“I don’t know if I can do this, Joe.”
“Just relax, Bob, you’re fine,” reassured Joe Snowflake. “Remember, we’ve trained for this. You were the third ranked jumper in the fleet.”
Bob Snowflake didn’t feel like the third ranked jumper in the fleet. He felt doubt and apprehension. After all, it was a long way down.
Turning to his best friend, a snowflake he’d known his whole life (approximately twelve hours) he forced a smile and nodded.
“What the heck, right? Can’t stay in the clouds forever, can we?”
“There’s the snowflake I know!” Joe exclaimed, slapping his companion heartily on the back.
“Twenty seconds to jump!” came the tinny voice over the loudspeaker.
Joe stared directly into Bob’s eyes.
“It’s time!” he yelled over the bustle in the launch hanger. “Let’s do this!”
Bob swallowed hard and stood. The butterflies swirling around in his stomach felt more like fire-breathing dragons. His mind was consumed with the only mantra that he could muster.
“Please don’t let me vomit, please don’t let me vomit, please don’t let me vomit…”
The loud clang of the hanger doors startled Bob, even though he had anticipated them. Everything was moving too fast. Snowflakes were rushing around, shouting and preparing for the Jump. Bob’s head swirled as disorientation muddled his mind.
Someone reached out and tugged him into the line. Joe’s stupid grinning face was inches from his.
“This is it, buddy! We’re finally doing it. Whaddya think you’ll end up doing at the bottom? Snowman? Snowballs? Heck, give me a nice tree branch with a view and I’ll just chill. Wooo!”
“I… uh…” Bob began, not knowing how to respond.
The loudspeaker cut in.
“And jump in 3… 2… 1… GO!”
Suddenly the wind was rushing past him. The steel grey of the cloud was gone and Bob was airborne. The chill in the air was exhilarating and he chanced a glance downward. Below him a vast expanse of real estate stretched out, divided into uneven chunks like a massive quilt. Forests and farmlands covered the Earth. The wind whipped him around and he surfed the currents of the stratosphere with practiced ease.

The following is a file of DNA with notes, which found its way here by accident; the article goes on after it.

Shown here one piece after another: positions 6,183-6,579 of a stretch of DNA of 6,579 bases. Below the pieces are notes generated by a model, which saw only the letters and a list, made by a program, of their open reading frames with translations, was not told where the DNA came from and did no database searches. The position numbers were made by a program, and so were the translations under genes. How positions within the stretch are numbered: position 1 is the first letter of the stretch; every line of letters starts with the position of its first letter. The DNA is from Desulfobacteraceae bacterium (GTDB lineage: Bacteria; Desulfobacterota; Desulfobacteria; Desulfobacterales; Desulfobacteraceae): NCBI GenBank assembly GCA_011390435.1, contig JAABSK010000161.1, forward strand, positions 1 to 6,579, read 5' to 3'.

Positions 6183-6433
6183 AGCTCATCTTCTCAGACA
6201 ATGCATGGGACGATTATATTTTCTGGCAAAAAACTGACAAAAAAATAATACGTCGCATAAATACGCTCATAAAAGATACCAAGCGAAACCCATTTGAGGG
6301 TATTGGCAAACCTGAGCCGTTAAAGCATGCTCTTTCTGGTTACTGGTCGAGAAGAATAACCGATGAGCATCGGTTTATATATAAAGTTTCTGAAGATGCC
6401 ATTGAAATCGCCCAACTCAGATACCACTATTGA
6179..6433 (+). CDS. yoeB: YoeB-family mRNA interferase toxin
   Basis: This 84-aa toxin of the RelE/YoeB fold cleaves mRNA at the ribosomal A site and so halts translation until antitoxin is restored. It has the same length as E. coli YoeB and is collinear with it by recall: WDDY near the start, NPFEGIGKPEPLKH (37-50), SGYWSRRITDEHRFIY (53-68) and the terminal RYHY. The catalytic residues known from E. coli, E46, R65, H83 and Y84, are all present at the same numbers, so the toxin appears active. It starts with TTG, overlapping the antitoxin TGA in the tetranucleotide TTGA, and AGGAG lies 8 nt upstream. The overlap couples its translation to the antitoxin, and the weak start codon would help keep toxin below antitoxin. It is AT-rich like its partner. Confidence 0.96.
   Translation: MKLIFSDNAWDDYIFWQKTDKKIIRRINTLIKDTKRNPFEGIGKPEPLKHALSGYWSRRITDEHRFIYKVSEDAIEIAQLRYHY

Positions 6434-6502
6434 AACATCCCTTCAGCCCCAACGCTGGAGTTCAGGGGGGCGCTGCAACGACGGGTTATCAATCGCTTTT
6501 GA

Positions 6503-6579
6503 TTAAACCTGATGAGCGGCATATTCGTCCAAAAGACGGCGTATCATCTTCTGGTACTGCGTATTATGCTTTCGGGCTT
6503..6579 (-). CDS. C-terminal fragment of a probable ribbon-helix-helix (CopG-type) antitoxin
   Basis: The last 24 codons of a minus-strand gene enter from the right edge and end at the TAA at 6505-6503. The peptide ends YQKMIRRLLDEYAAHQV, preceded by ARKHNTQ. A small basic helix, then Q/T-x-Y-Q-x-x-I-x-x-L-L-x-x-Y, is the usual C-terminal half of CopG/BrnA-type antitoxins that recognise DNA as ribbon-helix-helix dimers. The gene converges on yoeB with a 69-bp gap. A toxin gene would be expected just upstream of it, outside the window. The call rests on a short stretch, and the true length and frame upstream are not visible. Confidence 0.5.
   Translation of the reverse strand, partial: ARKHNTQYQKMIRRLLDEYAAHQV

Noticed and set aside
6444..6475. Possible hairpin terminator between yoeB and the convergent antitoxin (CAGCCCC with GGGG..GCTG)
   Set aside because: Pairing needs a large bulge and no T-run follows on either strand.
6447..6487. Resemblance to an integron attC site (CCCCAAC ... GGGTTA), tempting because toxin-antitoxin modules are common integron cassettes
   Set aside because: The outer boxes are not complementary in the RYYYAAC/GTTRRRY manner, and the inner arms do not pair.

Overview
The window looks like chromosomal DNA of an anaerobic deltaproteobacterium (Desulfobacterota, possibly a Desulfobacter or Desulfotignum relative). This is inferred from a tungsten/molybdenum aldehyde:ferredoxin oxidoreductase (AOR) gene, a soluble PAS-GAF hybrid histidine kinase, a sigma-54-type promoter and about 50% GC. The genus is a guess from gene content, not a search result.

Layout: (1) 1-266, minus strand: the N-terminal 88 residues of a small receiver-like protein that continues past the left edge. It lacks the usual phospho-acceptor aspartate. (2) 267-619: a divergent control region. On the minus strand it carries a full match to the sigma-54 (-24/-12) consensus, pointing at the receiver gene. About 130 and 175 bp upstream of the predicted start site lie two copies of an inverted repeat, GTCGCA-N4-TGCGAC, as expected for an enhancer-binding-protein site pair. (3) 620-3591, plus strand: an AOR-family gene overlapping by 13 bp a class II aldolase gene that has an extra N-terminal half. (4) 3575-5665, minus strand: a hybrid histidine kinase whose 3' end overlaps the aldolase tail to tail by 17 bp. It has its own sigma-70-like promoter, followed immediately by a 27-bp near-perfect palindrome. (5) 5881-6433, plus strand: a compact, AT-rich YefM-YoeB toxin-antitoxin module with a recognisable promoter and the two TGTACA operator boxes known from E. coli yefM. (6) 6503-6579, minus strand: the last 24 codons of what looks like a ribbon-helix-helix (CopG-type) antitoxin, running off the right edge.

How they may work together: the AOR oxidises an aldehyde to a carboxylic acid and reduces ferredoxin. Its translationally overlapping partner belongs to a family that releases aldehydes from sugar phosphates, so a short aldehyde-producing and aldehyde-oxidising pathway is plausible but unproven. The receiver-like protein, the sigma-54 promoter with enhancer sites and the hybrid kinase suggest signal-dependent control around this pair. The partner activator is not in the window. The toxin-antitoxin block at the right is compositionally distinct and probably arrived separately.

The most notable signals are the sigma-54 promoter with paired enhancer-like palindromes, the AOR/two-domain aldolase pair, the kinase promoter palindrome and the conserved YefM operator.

“Wooooo!” he cried triumphantly.
As he tumbled downward his fear abandoned him and he was left with a euphoria so profound it almost felt like a spiritual awakening. He couldn’t understand why he’d ever felt apprehension in the first place. He was born for this!
Scanning the snowflakes around him, he spotted Joe. His friend must have been experiencing the same exaltation, judging by the massive grin on his face. Bob angled his body so that he drifted closer to his companion.
“Isn’t this amazing?” Joe screamed over the roaring of the wind.
“Unbelievable! I feel like we’re gonna live forever!” shouted Bob.
The Earth was looming closer.
“The best part is still to come!” yelled Joe. “Ready to stick the landing?”
“Hey, who’s the third ranked jumper in the fleet?” returned Bob smugly. “I’m going for a perfect 10!”
“Race you there!” grinned Joe.
The wind shifted direction and separated the two friends. Bob was swept to the northeast which pulled him off course. He could see Joe shouting something to him but he was too far away to hear. The two snowflakes continued drifting farther apart and Bob now saw Joe gesturing wildly and pointing downwards. Bob knew something was wrong but was unable to stop it. A powerful down draft launched him wildly off kilter and he tumbled chaotically. The ground and sky kept interchanging so much Bob lost all bearings.
“No no no!” he screamed in his head. This wasn’t right. It wasn’t supposed to end like this. He tried desperately to right himself, to pull out of his dive at the last minute. He was so consumed with twisting and contorting his body that he never saw the headlights.
His last thoughts were of snowmen and all the plans he and Joe had made once they reached the surface. Those dreams vanished the moment Bob hit the windshield. His crystalline body broke apart and melted as the windshield wiper casually swept his watery corpse to the side.
“Wow, it’s really coming down,” commented Larry Parkinson to his wife Maureen as holiday music piped quietly out of the Toyota’s stereo speakers.
“Oh gosh yes, isn’t it lovely?” she remarked with childlike wonder on her face.
“I’m so glad we’re getting a white Christmas this year. The kids will be thrilled.”
The car drove through the storm on the way to grandma’s house.